FR KEVIN HEGARTY
The Catholic Encyclopaedia of 1912 states that ‘all who depart this life without baptism are perpetually excluded from the vision of God’. From this teaching arose the conclusion that babies who die without baptism go not to a heaven but to a state called limbo. The word conjures up an image of an airless, antiseptic spiritual ante-chamber.
An indication of the pain caused by this cold theology came in a recent letter to The Irish Times by Anthony Redmond of Dublin. He outlined the experience of his mother who, in May 1945, gave birth to a child who lived for a few minutes and, in November 1946, to a stillborn child. When she realised that her first child had died she enquired of a nurse whether burial had taken place. “Yes,” came the icy reply, “but not in consecrated ground.” The baby had died before it could be baptised. The second child, being stillborn, was also left without the sacrament.
Mr Redmond wrote that his mother spoke about these two babies almost every day till she died in 2003. To the natural agony of losing her children was added the spiritual anguish caused by her Church’s view that they were consigned forever to limbo. “Surely God could not deprive these little children of eternal happiness in Heaven,” she often forlornly enquired.
A further indication of the pain caused by the theology of limbo comes in a new book on Connemara, by Tim Robinson, subtitled ‘Listening to the Wind’. Robinson is a Yorkshire man who has lived in Ireland since 1972. Since his arrival he has illuminated for us, in books and maps, the wonders of Connemara and the Aran Islands. He has plumbed depths, however, beyond the awesome physical grandeur of fragile landscapes. He has become a cartographer of the Irish spirit.
In his new book, he reveals that when making his map of Connemara in the 1980s, he discovered 40 children’s burial grounds, or killeens, where unbaptised children were laid to rest. What a patchwork of private pain!
He tells the story of Mary Salmon, whose campaign to have consecrated the children’s burial ground at Rusheenduff, Renvyle, where her two stillborn children lie, succeeded in 1994. Mary’s experience was particularly traumatic: “I felt very let down by the Catholic Church…I remember one priest saying to me, ‘surely you did not cry for that baby’, to which I replied, ‘I did cry for that baby and I think there’s no God in Heaven to take him away from me’. “I told him that my baby was not in purgatory or limbo and that I did not believe in such places.”
The concept of limbo was an invention of medieval theologians. They used it to bolster their literalist understanding of the belief that outside the Church there is no salvation. In recent times the Church has modified this narrow position. Pope Benedict in 1984, expressed his ‘purely personal belief’, that the concept had outlived its pastoral value. How it could ever have had pastoral value escapes me.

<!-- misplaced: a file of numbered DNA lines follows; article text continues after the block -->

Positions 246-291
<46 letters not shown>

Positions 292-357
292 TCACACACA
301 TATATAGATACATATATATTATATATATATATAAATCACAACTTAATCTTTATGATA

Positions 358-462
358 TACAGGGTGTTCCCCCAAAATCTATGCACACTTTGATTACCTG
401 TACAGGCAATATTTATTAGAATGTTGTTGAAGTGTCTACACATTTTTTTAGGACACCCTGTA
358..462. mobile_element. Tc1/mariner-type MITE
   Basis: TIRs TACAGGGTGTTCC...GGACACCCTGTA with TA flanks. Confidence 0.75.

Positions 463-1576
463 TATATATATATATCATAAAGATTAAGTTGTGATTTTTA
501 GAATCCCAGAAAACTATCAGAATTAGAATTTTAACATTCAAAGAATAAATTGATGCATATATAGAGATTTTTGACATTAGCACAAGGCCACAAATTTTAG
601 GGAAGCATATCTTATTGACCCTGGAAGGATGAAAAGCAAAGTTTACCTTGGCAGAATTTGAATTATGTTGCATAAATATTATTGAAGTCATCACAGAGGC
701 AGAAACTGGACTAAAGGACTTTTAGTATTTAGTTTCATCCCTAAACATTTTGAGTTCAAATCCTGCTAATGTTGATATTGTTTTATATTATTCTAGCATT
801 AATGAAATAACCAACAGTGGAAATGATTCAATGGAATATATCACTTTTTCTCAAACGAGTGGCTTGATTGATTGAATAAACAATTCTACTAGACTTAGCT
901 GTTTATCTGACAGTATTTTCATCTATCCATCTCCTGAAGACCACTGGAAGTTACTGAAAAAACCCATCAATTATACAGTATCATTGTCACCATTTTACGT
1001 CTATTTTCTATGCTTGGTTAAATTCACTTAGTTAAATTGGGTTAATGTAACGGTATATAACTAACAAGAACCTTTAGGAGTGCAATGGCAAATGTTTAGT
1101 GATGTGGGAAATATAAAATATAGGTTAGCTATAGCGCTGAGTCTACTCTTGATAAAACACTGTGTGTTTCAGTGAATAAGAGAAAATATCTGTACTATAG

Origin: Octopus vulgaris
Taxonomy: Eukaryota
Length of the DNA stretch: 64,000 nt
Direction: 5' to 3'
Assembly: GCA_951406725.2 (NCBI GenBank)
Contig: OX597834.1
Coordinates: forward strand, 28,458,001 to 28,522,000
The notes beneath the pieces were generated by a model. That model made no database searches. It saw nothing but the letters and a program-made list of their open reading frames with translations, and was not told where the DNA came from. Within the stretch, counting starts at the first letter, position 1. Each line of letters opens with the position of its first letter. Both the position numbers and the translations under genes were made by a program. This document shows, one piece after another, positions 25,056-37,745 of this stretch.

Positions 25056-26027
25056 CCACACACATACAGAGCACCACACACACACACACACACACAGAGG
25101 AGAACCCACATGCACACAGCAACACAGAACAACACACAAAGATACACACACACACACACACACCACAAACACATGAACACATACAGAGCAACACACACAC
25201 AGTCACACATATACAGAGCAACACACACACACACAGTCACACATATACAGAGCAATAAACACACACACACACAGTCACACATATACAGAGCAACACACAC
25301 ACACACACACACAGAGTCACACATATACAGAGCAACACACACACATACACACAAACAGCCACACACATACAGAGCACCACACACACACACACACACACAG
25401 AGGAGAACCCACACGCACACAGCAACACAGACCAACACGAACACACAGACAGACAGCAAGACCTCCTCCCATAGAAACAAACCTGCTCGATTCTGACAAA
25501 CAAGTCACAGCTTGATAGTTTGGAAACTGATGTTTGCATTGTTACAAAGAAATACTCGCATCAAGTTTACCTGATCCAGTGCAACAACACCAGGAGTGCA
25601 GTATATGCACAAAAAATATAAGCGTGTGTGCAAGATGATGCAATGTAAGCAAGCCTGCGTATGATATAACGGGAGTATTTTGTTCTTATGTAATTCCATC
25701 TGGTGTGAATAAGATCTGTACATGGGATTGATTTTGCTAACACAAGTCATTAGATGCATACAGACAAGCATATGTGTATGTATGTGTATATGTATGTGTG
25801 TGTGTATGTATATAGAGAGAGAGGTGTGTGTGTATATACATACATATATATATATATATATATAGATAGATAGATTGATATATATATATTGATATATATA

The 1992 Catechism of the Catholic Church takes a positive view: “As regards children who have died without baptism, the Church can only entrust them to the mercy of God, as she does in her funeral rites for them.”
In the past month it has been reported that the International Theological Commission of the Church has reached the conclusion that the concept of limbo is neither essential or necessary. Archbishop Forte, a commission member, has stated that in the case of children who are not baptised through no fault of their own, ‘then it would seem that the saving power of Christ ought to prevail over the power of sin’. This elegant intellectual dance is, no doubt, fascinating for theological anoraks. It is welcome but what is missing from his statement is a recognition of the pain that the concept has caused and an apology to those who suffered because of it.
It may be some years, however, before that International Theological Commission pronounces officially on the matter. Official theological bodies move with a motion that, in comparison, would qualify a tortoise for an Olympic Sprint.
Thankfully, pastoral practise has moved ahead of theological deliberation. Here, in Mayo, we have made some attempt to acknowledge the pain of those who were treated so brusquely. On Claggan Island, on the north eastern corner of Blacksod Bay, there is a killeen. As part of the Tír Sáile Sculpture Trail in 1993, the Westport sculptor Marian O’Donnell designed an installation for this little graveyard, called ‘The Acknowledgement’. On it are inscribed the words of the poet Derek Mahon:
“They are begging us as you see
in their wordless way
To do something or speak
on their behalf
Or at least not to close
the door again.”